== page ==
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The Louvre’s Pyramid in Paris

The Louvre’s Pyramid (in French : Pyramide du Louvre) is a large glass and metal pyramid, surrounded by three smaller pyramids, in the main courtyard  (Cour  Napoléon) of the Louvre Palace (Palais du Louvre). The large pyramid serves as the main entrance to the Louvre Museum. Completed in 1989, it has become a landmark for the city of Paris.

The_Louvre_Pyramid_Paris

Commissioned by the then French President François Mitterrand in 1984, it was designed by the architect I. M. Pei, who was responsible for the design of the Miho Museum in Japan among others. The structure, which was constructed entirely with glass segments, reaches a height of 20.6 meters (about 70 feet) and its square base has sides of 35 meters (115 ft). It consists of 603 rhombus-shaped and 70 triangular glass segments.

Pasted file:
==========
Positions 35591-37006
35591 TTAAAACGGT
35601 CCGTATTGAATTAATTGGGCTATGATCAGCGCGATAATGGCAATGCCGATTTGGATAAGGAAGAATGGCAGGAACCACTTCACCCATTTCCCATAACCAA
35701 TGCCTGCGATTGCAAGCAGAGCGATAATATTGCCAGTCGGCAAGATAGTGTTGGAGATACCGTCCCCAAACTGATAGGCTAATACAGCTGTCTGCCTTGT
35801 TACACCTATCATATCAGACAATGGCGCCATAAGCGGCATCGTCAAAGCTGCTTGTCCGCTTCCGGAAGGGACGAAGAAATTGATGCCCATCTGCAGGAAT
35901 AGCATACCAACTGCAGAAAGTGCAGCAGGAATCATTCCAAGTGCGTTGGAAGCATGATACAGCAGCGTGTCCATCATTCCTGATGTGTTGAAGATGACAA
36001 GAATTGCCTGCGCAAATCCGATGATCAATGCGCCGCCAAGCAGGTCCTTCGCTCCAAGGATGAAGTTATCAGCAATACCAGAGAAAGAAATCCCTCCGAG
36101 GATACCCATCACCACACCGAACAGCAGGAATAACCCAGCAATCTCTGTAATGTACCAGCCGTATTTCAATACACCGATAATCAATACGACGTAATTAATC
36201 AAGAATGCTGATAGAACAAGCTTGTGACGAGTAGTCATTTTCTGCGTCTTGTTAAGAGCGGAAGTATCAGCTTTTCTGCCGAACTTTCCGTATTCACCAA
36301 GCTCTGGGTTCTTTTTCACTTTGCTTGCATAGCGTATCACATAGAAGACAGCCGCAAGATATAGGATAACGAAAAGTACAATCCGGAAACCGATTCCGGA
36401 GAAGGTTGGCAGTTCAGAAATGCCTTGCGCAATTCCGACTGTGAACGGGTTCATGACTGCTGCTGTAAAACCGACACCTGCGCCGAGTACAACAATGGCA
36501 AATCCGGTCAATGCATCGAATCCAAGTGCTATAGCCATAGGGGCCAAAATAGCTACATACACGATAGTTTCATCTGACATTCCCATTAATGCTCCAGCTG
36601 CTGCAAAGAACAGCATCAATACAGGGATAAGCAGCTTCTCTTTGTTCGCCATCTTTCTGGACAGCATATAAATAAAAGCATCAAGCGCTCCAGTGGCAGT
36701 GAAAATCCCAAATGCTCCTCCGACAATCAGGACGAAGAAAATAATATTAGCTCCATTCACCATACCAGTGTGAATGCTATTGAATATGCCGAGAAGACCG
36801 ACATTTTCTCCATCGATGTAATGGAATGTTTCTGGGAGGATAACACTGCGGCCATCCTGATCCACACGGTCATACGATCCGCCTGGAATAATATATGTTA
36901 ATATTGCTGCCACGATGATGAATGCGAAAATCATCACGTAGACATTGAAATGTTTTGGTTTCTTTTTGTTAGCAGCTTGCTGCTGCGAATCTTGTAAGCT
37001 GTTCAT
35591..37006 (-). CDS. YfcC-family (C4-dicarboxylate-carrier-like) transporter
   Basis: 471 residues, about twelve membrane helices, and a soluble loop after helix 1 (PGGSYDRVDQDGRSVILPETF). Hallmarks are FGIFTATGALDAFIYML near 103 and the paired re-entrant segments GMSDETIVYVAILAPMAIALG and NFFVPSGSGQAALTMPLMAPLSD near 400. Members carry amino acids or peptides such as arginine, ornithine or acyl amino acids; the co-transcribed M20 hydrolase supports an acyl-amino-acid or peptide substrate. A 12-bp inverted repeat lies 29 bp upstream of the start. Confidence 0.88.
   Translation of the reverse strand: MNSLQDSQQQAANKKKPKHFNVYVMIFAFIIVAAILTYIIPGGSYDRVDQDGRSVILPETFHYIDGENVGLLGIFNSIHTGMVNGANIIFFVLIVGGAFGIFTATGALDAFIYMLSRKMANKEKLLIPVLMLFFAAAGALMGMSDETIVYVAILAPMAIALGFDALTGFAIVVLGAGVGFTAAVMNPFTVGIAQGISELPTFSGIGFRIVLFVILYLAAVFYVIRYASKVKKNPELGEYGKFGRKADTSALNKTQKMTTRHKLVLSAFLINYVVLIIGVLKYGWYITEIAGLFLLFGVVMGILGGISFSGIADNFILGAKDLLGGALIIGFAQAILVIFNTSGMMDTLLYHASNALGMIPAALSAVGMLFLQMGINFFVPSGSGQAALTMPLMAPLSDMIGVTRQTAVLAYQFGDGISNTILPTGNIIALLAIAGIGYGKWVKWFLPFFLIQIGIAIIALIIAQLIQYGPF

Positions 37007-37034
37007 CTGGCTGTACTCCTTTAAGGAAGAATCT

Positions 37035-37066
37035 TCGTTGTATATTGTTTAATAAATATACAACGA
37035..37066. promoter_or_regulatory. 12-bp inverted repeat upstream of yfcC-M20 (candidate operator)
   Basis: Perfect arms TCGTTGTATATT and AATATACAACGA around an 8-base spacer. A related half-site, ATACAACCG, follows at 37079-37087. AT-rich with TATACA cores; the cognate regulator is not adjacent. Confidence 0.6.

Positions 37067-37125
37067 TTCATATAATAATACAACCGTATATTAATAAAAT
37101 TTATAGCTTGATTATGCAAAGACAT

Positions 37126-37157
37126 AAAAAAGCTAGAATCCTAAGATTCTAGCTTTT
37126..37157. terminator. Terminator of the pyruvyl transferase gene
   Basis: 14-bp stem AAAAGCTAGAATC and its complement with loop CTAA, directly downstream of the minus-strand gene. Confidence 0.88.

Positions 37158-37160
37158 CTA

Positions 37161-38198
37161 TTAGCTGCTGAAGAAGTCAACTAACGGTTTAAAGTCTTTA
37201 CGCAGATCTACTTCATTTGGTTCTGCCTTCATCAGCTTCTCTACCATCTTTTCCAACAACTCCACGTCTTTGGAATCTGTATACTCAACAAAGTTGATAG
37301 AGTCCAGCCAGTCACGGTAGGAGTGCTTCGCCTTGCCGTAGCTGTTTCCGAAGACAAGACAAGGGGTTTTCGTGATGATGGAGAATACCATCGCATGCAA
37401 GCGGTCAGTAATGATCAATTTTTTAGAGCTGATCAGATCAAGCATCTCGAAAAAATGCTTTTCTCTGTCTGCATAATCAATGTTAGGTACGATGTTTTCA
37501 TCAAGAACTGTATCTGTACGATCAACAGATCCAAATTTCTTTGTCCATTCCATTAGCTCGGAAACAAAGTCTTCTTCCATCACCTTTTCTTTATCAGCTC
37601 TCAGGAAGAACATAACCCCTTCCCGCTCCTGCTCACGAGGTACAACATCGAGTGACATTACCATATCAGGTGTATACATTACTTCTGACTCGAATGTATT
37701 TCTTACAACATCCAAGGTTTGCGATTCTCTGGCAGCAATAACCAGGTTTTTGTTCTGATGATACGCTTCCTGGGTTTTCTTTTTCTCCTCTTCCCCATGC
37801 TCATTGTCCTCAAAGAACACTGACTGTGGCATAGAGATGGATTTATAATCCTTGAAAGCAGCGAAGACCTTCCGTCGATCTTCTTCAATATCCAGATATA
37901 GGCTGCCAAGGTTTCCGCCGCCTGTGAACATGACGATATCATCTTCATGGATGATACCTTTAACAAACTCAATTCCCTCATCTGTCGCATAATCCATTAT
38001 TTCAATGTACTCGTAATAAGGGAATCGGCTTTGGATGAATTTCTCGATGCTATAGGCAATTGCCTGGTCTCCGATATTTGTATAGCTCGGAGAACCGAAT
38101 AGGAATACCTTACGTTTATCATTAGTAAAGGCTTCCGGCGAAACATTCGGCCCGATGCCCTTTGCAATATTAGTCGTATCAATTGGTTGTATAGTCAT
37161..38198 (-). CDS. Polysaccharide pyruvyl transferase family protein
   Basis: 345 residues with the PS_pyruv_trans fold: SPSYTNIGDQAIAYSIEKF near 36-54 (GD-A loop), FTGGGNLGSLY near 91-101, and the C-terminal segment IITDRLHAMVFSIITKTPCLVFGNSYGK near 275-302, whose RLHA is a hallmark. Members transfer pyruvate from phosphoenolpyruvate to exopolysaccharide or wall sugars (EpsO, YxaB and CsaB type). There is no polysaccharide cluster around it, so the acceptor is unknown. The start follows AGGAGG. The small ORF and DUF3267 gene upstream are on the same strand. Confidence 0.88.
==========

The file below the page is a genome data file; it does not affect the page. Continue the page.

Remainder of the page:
The pyramid and the underground lobby underneath it were created because of a series of problems with the Louvre’s original main entrance, which could no longer handle the high number of visitors on an everyday basis. Visitors entering through the pyramid descend into the spacious lobby, then re-ascend into the main Louvre buildings. Several other museums have duplicated this concept, most notably the Museum of Science and Industry in Chicago. The construction work on the pyramid base and underground lobby was carried out by Dumez.

For more information about the city of Paris, click on the following link : http://arras-france.com/the-city-of-paris-northern-france/

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